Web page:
Making the Business Case for Human Rights

March 3, 2015

At Davos this past January, Edelman presented its annual survey on public attitudes towards multinational businesses and other key 21st century global actors. Their findings offered little solace to business leaders. For the first time since undertaking this survey, Edelman found public trust eroding across the board, including in the internet and communication industry, long the leader in Edelman’s trust survey.

Facing this highly skeptical public mood, companies in a wide range of industries are wrestling with the question of how to best address environmental and social challenges in their core business operations. Confronting unrelenting short-term investor pressures, the default position for many CEOs is to stay strictly focused on the bottom line. Many CEOs seek to avoid tackling any issue like human rights, which involves confronting risk and the prospect of added costs.

But a growing number of forward-thinking business leaders are forging a better path. Leaders like Unilever’s Paul Polman, Intel’s Brian Krzanich and Karl-Johan Persson of H&M are making the business case for human rights as an element of long-term, sustainable business practices.

Brian Krzanich, CEO of Intel, spoke to NYU students about Intel’s commitment to conflict-free processors

Making the business case for human rights has both negative and positive components. The negative argument focuses on mitigating risk to a business’ brand reputation. In an increasingly networked world, every global company is living in a fishbowl and susceptible to being blind-sided by allegations of wrongdoing. Images of bad labor practices or accounts of poisoned community relations or breaches of consumer privacy increasingly are delivered via social media and cell phone video. Combating this kind of blow to a company’s reputation is expensive and time consuming, especially for companies that have failed to establish systems and procedures for addressing human rights challenges.

There also is a compelling affirmative case for adopting and implementing serious human rights strategies in a business. The adoption of such practices can help enhance product quality and encourage worker retention, especially in manufacturing or agriculture. And companies known for a commitment to sustainability, including human rights, often have an advantage in recruiting the best people, who increasingly are looking for opportunities to do well and do good.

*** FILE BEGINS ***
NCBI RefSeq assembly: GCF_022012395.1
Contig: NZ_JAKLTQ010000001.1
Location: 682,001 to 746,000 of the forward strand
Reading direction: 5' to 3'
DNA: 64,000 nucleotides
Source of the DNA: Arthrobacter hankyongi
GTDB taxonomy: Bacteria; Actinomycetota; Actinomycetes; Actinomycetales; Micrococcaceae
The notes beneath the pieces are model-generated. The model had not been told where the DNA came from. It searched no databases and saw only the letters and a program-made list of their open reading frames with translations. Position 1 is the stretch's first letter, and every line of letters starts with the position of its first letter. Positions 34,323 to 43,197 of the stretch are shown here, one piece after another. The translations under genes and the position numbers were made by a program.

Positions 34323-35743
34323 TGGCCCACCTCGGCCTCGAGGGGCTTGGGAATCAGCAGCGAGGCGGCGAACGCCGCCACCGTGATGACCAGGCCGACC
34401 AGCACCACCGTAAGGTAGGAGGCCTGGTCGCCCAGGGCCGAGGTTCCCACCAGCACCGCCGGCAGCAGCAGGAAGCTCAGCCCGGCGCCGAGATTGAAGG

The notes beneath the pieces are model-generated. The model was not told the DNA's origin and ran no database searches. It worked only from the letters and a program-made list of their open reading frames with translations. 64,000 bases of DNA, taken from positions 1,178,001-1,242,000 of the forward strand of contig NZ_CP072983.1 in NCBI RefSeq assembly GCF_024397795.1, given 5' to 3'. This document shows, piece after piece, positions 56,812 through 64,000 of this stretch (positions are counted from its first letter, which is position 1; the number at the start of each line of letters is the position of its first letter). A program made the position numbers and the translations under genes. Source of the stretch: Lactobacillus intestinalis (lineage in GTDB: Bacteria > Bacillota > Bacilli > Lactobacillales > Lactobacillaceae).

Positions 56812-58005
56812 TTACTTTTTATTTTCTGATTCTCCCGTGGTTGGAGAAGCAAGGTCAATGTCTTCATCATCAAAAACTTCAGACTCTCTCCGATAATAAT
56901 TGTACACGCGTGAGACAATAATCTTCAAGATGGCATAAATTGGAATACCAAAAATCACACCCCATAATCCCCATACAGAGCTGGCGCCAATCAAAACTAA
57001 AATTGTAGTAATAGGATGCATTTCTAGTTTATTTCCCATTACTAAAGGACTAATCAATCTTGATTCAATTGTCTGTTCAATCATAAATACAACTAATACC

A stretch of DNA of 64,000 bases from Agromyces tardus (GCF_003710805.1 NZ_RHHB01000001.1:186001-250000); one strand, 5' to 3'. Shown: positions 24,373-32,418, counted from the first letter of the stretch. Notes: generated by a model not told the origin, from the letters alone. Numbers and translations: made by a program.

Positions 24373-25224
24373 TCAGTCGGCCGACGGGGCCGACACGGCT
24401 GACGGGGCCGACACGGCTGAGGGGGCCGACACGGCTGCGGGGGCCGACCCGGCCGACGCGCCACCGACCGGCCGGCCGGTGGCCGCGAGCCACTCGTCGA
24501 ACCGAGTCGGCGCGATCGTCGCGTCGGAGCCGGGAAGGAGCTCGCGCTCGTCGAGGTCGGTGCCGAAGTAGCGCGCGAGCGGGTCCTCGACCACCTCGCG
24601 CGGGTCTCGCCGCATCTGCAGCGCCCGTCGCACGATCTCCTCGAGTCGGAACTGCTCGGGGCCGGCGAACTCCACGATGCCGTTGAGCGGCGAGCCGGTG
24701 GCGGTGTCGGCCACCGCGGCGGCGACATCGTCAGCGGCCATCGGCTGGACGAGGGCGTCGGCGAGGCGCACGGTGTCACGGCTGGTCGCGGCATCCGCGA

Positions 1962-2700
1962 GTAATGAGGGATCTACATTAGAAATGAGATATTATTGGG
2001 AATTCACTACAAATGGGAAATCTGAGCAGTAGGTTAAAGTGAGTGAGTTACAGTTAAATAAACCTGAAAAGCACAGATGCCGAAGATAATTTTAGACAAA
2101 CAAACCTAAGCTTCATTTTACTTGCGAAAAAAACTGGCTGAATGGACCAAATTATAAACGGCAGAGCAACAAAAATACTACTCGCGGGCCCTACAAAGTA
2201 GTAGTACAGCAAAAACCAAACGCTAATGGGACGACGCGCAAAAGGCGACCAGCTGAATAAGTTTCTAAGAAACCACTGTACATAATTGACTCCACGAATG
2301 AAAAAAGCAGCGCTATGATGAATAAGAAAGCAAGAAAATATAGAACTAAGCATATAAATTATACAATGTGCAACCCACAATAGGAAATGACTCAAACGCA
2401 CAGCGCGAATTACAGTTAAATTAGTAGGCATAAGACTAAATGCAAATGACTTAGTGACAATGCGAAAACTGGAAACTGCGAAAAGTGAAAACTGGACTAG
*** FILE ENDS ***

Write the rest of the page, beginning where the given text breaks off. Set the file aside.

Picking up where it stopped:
But perhaps more importantly, there is a strong argument for companies operating in the same sector to adopt and implement common standards for human rights performance. As in other areas, like product safety and environmental protection, companies benefit when they are measured against their competitors according to an objective standard.

In our experience, companies need to work with outside stakeholders – human rights organizations, universities, investors, and sometimes governments – in order to develop credible, independent human rights standards for their industries. This often is a painstaking process, but one that equips companies to rise to the kinds of human rights challenges that almost are inevitable in a complex, global economy.

The Edelman study underscores the challenge for leading companies to prove their commitment on these issues to consumers, the public, investors, and their own workers. The business case for human rights is about more than protecting a company’s reputation – it’s about improving quality, recruiting top talent, and measuring performance over time.


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